There are inherent practical difficulties with prospective audit of complex outcome measures; this is one reason for the historic focus on mortality as an outcome as this is much easier to measure than morbidity. For some morbidities, a treatment indicating the presence of morbidity was considered the better option rather than basing the diagnosis on clinical findings. This applies to the postoperative morbidities of renal failure, diaphragm paralysis, and feeding problems, for which postoperative renal support, the need for diaphragm plication, and technology-assisted feeding at discharge were selected as the most objective definitions available. A concern with using a treatment rather than a diagnosis as a measure of morbidity is that treating centres may initiate therapy at differing thresholds. During the course of our study, additional data items will be collected to explore the potential for such variation. As an example, practice patterns with respect to technology-assisted feeding in cardiac babies vary widely between geographic regions and diagnostic groups, and it is acknowledged that the audit of feeding problems at discharge rather than over time in outpatients may not capture the full picture.Reference Medoff-Cooper and Ravishankar 30 For the case of extracorporeal life support, there is an inextricable link between the severe condition of patients requiring this therapy and the burden of the treatment itself,Reference Newburger, Sleeper and Bellinger 5 , Reference Jacobs, Jacobs and Austin 26 , Reference Medoff-Cooper, Naim, Torowicz and Mott 31 and therefore this is reasonably widely accepted as a major morbidity after paediatric cardiac surgery by all stakeholder groups.Reference Jacobs, Benavidez, Bacha, Walters and Jacobs 1 Moreover, considering the example of renal failure, given the complex inter-relationship between the patient’s preoperative condition, which may incorporate renal dysfunctionReference Zuluaga 32 , their age, especially very young neonates as is commonReference Brown, Ridout, Hoskote, Verhulst, Ricci and Bull 27 , their body mass index, which may be low in CHD, their postoperative condition, and measures of renal function, a definition involving a specified measure of renal function was considered to be impractical to define for routine use. Of note, it proved infeasible for the panel to agree a clear and usable definition of low cardiac output syndrome for use in routine audit.
The definitions presented in Table 1 incorporate feedback from five United Kingdom paediatric cardiac surgical centres that have been using them prospectively for 5 months with paediatric cardiac surgery patients; however, we acknowledge that as yet the long-term practicalities involved in monitoring these morbidities are unclear. The next stage is to report on the morbidities for the purposes of quality assurance and to assess their impact on patients and families with formal prospective analysis. We note that analytical and graphical methods for the timely reporting of risk-adjusted mortality outcomes for the purposes of quality improvement are well established in adult cardiac surgery practiceReference Sherlaw-Johnson, Gallivan, Treasure and Nashef 33 and have been developed by members of our research group for paediatric cardiac surgery;Reference Tsang, Brown and Synnergren 34 two single-centre studies have attempted to generate an aggregate “Morbidity Index” by assigning subjective weights to postoperative complications,Reference Bojan, Gerelli, Gioanni, Pouard and Vouhe 35 , Reference Stoica, Carpenter and Campbell 36 and the Society for Thoracic Surgeon group have attempted a similar “Morbidity Score”.Reference Jacobs, O’Brien and Jacobs 18 Condensing diverse morbidities into a single score loses information, and recent work on using graphical methods to routinely monitor a range of morbidities highlighted the complexity of graphically summarising multiple morbiditiesReference Belliveau, Burton, O’Blenes, Warren and Hancock Friesen 19 (see also commentary by Utley et alReference Utley, Brown and Tsang 37 ). We intend to report on the incidence and impact of the defined morbidities over the next few months: the findings of these studies will inform future data collection for national audit in the United Kingdom.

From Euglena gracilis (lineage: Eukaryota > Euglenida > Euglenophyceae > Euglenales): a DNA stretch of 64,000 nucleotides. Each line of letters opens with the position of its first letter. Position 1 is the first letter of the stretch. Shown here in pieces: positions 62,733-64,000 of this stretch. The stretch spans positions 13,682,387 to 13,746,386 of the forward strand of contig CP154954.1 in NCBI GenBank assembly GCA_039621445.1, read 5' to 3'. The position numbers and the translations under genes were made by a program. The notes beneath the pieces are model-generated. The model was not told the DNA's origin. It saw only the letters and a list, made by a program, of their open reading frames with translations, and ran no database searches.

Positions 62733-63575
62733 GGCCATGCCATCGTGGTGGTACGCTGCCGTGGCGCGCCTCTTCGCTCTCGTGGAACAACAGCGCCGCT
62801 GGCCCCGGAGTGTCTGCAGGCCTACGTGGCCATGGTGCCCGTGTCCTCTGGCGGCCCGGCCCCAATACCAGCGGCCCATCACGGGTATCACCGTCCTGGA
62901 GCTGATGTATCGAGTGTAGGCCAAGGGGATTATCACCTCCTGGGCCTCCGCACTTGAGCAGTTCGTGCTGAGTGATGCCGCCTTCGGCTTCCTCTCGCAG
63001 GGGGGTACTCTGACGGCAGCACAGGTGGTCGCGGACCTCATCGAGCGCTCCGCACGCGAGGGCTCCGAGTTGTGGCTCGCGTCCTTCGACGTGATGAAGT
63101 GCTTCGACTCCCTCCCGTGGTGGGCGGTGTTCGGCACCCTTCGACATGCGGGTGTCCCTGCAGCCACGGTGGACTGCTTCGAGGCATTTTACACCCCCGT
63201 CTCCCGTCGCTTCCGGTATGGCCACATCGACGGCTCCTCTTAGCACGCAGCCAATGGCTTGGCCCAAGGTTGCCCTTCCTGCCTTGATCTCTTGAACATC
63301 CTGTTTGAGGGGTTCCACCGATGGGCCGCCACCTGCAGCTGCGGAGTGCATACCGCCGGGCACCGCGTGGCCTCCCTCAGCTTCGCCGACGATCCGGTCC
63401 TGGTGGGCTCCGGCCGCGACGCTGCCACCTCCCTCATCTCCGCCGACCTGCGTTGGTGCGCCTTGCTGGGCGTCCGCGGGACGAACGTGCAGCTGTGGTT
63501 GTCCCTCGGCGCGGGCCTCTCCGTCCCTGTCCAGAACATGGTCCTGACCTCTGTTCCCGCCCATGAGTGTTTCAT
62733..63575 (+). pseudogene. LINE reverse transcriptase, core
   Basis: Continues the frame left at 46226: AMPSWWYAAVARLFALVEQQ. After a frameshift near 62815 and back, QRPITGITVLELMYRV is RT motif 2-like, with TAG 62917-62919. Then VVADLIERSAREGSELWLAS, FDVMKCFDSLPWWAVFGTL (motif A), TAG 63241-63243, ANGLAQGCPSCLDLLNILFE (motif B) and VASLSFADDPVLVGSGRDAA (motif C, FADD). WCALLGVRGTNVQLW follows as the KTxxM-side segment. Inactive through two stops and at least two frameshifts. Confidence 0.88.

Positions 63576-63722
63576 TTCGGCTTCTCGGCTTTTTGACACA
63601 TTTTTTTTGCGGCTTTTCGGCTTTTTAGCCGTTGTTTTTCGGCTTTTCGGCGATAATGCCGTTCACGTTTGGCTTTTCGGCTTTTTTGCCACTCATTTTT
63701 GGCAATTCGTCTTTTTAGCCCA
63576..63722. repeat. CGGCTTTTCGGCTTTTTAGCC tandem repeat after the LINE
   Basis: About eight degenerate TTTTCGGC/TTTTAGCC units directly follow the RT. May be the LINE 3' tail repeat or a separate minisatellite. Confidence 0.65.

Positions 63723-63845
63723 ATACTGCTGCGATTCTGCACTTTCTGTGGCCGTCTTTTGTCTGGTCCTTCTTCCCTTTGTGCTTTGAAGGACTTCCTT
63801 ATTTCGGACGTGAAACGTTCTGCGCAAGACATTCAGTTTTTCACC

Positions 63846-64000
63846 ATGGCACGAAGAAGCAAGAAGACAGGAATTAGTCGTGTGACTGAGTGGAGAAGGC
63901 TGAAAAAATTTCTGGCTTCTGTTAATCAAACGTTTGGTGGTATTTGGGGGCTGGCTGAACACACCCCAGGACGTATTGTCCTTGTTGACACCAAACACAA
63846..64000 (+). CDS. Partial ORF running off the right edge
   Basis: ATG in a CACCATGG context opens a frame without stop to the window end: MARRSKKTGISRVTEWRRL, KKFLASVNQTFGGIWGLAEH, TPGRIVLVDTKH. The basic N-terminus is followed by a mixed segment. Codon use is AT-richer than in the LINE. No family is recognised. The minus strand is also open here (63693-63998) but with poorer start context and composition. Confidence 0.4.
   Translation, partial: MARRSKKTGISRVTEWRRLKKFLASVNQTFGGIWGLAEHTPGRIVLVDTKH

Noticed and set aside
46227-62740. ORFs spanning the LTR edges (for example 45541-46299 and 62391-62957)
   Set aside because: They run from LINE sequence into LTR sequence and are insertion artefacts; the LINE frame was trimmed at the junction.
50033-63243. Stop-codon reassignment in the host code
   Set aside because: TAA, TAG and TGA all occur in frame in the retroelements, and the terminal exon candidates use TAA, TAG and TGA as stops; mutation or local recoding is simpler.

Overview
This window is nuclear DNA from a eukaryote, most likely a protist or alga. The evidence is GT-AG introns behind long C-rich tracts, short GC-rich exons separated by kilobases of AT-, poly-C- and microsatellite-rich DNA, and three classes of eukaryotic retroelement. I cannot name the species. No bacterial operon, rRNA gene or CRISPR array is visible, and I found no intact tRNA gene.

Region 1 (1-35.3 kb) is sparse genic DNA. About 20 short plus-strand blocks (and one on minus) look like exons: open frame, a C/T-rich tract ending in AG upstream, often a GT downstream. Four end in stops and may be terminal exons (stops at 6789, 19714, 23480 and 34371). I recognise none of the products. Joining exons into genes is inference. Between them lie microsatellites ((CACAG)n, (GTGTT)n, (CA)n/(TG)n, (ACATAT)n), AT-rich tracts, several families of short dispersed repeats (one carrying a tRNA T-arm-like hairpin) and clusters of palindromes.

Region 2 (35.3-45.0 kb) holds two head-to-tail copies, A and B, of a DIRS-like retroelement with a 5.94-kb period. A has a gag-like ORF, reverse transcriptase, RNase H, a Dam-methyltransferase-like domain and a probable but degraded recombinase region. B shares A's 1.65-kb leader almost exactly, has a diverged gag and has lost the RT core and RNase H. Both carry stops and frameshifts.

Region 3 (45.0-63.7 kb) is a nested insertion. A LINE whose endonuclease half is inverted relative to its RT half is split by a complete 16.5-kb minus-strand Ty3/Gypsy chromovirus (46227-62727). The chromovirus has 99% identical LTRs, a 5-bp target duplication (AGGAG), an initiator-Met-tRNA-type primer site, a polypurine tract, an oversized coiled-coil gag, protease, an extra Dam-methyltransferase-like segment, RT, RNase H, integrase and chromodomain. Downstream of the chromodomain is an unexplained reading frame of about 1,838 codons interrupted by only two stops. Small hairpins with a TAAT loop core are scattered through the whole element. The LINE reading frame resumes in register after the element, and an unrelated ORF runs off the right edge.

The authors acknowledge the work done by the research teams based in the paediatric cardiac surgery and ICUs at Great Ormond Street Hospital, Evelina London, Birmingham Children’s Hospital, Bristol Children’s Hospital, and The Royal Hospital for Children in Glasgow who have implemented these definitions and provided valuable feedback. The Definition Panel comprised the following individuals with specialist skills as listed: R.B., Evelina Children’s Hospital, paediatric intensive care nurse and data expert. Dr K.B., Great Ormond Street Hospital, paediatric cardiologist and family liaison officer. Dr P.D., Bristol Royal Hospital for Children, paediatric intensive care consultant. Dr R.F., Royal Brompton Hospital, paediatric cardiologist. Dr A.H., Great Ormond Street Hospital, paediatric intensive care consultant. Ms N.K., Birmingham Children’s Hospital, paediatric cardiac surgeon. Mr A.M., Royal Hospital for Children, Glasgow, paediatric cardiac surgeon and Chair. Dr W.R., Royal Hospital for Children, Glasgow, paediatric intensive care consultant. L.S., Great Ormond Street Hospital, intensive care nurse. Dr S.T., University Hospital Birmingham, cardiologist.
This project was funded by the National Institute for Health Research Health Services and Delivery Research Programme (Project No. 12/5005/06). K.B., L.S., A.H., J.W., L.C., and V.T. were supported by the National Institute for Health Research Biomedical Research Centre at Great Ormond Street Hospital for Children NHS Foundation Trust and University College London.
Conflicts of Interest
Dr K.B., Dr R.F. and Mr A.M. serve on the steering committee of the National Congenital Heart Diseases Audit (NCHDA).
The paediatric cardiac surgery morbidity study was granted ethical approval by London City Road Research Ethics Committee (REC) on 8th November 2013 and the REC number is 14-LO-1442.